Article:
Gilbert ROGER (France), acting Chairperson
10 November 2020
COVID-19 first appeared in the Middle East and North Africa (MENA) Region in January 2020 in the United Arab Emirates (UAE). Since then the number of reported cases in the region has increased substantially. With the exception of Iran, infection rates in the region have not approached those of Europe or the United States. The greatest problem so far has been the secondary effects arising out of disease-driven shutdowns, the precipitous fall of trade, the collapse of energy prices and the evisceration of the travel and tourism industries. But a medical crisis could be looming.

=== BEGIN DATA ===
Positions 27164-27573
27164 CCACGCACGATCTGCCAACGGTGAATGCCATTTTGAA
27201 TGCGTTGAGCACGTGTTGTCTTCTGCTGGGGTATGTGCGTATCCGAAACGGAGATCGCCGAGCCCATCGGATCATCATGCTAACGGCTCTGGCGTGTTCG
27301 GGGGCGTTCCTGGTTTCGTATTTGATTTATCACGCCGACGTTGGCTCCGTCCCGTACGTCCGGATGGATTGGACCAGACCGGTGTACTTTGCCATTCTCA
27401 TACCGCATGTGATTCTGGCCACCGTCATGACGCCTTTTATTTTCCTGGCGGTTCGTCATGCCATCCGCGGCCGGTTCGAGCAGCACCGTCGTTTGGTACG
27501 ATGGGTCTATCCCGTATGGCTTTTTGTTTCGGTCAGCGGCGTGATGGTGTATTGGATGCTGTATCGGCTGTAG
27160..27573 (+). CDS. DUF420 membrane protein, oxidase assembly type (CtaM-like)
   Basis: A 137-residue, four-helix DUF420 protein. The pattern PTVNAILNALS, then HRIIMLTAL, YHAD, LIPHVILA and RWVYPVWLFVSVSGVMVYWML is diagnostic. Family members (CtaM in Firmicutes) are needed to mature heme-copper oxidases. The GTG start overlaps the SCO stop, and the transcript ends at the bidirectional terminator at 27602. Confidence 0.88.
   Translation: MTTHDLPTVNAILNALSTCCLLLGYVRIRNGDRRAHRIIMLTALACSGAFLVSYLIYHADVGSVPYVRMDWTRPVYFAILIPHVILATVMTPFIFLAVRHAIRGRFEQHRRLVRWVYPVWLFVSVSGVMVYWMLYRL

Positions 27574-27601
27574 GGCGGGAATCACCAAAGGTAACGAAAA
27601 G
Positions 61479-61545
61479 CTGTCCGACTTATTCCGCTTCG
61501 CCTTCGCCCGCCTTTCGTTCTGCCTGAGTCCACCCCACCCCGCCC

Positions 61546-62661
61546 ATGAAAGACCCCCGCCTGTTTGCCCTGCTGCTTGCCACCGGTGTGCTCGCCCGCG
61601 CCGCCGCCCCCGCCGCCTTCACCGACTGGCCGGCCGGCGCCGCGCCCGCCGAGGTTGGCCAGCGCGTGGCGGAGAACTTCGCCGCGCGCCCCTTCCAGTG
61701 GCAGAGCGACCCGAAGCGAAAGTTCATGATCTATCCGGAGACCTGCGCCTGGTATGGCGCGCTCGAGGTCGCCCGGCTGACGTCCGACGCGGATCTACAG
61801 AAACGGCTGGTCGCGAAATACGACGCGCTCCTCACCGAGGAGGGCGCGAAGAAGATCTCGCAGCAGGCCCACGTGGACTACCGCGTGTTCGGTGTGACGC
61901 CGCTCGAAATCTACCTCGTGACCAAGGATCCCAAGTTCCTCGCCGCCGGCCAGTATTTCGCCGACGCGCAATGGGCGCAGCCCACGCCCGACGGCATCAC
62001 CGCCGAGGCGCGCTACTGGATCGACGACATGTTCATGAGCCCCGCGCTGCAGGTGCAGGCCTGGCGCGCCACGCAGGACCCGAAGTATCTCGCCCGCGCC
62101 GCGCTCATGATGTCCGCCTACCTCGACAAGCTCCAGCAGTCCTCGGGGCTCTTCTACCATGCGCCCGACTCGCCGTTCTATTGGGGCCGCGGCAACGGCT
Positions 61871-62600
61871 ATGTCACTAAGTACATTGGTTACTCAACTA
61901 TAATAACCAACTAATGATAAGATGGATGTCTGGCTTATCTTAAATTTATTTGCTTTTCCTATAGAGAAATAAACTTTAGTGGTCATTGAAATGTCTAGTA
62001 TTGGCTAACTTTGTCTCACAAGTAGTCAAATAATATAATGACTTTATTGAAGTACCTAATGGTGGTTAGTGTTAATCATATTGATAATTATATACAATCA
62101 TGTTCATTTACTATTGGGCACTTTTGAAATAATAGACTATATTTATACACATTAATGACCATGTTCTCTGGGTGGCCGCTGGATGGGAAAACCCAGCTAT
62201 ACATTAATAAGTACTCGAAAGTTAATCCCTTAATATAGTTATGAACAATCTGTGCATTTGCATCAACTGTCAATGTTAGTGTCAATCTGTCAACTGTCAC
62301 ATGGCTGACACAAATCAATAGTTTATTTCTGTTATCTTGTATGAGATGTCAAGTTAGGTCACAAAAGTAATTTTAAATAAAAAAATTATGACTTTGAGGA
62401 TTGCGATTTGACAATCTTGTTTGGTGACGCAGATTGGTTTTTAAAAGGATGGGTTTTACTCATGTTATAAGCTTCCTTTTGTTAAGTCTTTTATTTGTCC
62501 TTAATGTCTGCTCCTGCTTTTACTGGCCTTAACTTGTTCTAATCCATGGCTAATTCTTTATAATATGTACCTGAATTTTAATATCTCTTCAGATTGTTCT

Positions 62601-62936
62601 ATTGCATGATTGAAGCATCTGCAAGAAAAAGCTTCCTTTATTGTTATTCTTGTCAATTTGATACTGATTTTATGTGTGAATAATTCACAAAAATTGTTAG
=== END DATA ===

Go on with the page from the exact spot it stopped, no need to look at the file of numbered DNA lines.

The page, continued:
By early March 2020, the threat of infection had become more apparent, and the region’s governments began implementing serious containment measures including travel restrictions with exceptions for goods trade as well as school, factory and store shutdowns, and border closures. Places of worship were also shuttered, and several countries invoked emergency laws to impose quarantine measure on the public. In some cases, these measures were understood simply as extensions of long-time efforts to limit human freedoms and restrict the press. Fake news has emerged as an additional problem. Some governments, for example, have been accused of vastly underreporting the spread of the disease. While the pandemic has triggered a crisis in many of the region’s poorer countries, the wealthier Gulf countries have had the means, infrastructure and know how to cope with challenge both in terms of public health and by more seamlessly scaling up the digital economy to meet consumer goods and service requirements. That said, even these countries confront serious longer-term challenges stemming from the crisis. [...]